Two primary features of PO.EX make it a truly stellar example of a digital archive: (1) an effective, functional taxonomy that enables users to search for works logically; and (2) thorough preservation and representation of the works that are being catalogued within the archive. These crucial aspects of the PO.EX archive are a model of how a digital archive can reach peak effect. PO.EX, communal and focused, presents a scientific and proficient organizational scheme; its contents are not difficult to negotiate and may be used reliably.

PO.EX’s deeply structured practice addresses and accounts for the many contexts in which a certain work may exist. Understanding materiality in contemporary works is a pursuit now receiving much attention from scholars. The taxonomy developed by PO.EX is extremely impressive in the way it uses electronic media to deliver meta-data, which is categorized into forty fields for each item. Given the new material considerations and constructs for writing, adapting to embrace a rigorous range of organizational characteristics increases the utility of archival endeavors such as PO.EX. Establishing useful ways to differentiate the areas of investigation inside the archive, as well as fortifying what it contains, helps users to locate and most efficiently make use of its contents. PO.EX is an exemplary instance of an archive that contains useful surface (macro) and internal (micro) levels of organization.

I would very much like to encourage, and then witness, the growth of this fantastic project. I urge the producers of PO.EX to continue doing what they have pioneered thus far, and discover ways in which to further expand without sacrificing the supreme level of quality they have managed to sustain up to this juncture. I imagine what the project needs, in order to move forward, is further funding for demanding technical production, for translation services, and for basic outreach and research. The potential number of ways in which PO.EX could be expanded are numerous, including Augmented Reality implementation and other types of integrated, virtual renderings. The mobile application of Sylvestre Pestana’s 1980 work Povo Ovo recently developed by PO.EX is certainly an admirable step in this direction. I wholeheartedly recommend PO.EX to any funding agencies capable of offering support for such clearly engaged and progressive research agendas.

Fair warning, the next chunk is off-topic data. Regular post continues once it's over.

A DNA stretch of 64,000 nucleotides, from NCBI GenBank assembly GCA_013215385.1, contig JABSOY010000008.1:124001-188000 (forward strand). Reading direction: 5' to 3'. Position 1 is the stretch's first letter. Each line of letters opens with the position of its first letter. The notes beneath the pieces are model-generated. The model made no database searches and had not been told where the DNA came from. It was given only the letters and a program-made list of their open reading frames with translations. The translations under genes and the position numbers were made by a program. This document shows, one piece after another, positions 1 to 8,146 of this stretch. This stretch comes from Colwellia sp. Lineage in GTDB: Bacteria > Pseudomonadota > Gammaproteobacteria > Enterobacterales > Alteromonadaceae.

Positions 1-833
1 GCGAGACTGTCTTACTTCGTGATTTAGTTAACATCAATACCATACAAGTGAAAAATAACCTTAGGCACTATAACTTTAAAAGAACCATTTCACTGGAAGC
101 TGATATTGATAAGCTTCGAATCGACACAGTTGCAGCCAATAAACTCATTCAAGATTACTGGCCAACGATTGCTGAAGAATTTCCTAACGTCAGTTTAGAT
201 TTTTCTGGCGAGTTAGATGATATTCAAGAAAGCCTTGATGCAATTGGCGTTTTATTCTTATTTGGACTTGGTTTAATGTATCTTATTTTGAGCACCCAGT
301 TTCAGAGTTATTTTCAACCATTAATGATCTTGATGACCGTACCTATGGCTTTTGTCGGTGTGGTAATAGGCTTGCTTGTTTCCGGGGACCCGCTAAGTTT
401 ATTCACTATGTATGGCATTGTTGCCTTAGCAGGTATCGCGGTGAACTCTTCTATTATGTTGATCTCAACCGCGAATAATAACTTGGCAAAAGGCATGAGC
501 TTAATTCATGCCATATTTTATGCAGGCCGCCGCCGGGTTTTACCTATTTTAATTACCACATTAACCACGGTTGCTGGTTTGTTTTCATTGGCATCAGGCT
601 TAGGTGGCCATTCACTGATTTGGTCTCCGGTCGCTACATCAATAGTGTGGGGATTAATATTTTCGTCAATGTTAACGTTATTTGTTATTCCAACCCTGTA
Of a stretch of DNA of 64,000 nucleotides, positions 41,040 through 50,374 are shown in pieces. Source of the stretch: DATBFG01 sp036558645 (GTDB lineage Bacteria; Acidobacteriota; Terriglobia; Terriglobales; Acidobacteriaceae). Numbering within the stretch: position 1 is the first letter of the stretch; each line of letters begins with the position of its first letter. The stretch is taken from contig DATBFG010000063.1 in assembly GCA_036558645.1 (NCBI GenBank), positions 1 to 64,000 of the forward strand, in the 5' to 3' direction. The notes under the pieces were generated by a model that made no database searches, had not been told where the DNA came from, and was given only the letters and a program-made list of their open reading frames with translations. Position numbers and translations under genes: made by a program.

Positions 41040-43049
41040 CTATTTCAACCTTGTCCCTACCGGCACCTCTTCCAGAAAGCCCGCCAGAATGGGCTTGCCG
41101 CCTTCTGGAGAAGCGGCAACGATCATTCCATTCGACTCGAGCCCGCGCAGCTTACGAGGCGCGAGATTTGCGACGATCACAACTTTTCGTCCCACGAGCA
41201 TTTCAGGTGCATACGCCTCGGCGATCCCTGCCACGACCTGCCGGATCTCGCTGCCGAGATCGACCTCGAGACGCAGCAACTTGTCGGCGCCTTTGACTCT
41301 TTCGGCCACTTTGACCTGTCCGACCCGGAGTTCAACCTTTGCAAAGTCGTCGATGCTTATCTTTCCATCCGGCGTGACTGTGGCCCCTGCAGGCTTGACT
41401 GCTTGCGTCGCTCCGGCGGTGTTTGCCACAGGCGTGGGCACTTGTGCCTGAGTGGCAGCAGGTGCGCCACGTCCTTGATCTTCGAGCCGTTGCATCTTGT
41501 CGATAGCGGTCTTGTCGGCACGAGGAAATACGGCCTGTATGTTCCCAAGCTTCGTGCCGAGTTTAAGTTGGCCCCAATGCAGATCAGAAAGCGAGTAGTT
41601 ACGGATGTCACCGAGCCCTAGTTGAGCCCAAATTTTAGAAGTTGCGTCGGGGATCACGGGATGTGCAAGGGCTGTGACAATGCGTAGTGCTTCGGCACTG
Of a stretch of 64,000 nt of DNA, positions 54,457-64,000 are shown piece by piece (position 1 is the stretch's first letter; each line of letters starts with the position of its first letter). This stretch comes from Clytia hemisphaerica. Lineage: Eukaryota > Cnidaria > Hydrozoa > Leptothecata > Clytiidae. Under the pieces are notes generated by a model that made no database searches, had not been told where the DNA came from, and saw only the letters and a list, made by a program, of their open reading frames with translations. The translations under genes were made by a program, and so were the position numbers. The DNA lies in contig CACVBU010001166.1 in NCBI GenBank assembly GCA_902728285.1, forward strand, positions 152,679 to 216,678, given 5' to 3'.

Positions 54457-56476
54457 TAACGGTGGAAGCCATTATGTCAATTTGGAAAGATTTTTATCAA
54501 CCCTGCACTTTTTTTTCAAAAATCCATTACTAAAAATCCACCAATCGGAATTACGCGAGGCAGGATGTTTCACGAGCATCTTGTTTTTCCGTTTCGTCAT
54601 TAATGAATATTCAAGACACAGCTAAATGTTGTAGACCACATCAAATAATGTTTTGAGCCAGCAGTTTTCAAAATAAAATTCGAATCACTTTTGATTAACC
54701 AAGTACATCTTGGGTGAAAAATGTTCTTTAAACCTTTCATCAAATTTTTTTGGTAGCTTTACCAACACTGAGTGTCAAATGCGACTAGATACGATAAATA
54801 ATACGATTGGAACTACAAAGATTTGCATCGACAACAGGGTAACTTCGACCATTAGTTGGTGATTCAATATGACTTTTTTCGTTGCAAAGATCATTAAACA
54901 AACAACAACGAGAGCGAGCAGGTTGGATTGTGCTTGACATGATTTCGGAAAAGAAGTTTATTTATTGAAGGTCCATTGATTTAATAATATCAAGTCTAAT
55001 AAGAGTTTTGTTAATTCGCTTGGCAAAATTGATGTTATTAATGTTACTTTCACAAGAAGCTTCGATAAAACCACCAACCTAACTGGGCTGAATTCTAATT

The coding behind the PO.EX Digital Archive is open source; its methodology is packageable, adaptable and could be applied to other archival scenarios. It is my hope that other initiatives will spring from the impressive groundwork presented and shared by Prof. Torres and his community of collaborators. By practicing textual strategies and research in this manner, the PO.EX project nobly invests in cultural capital through its promotion of enriched artistic expression, and by building a vibrant multidimensional context for it. This is critical and creative machinery working together in tandem, at a level unmatched by few other initiatives.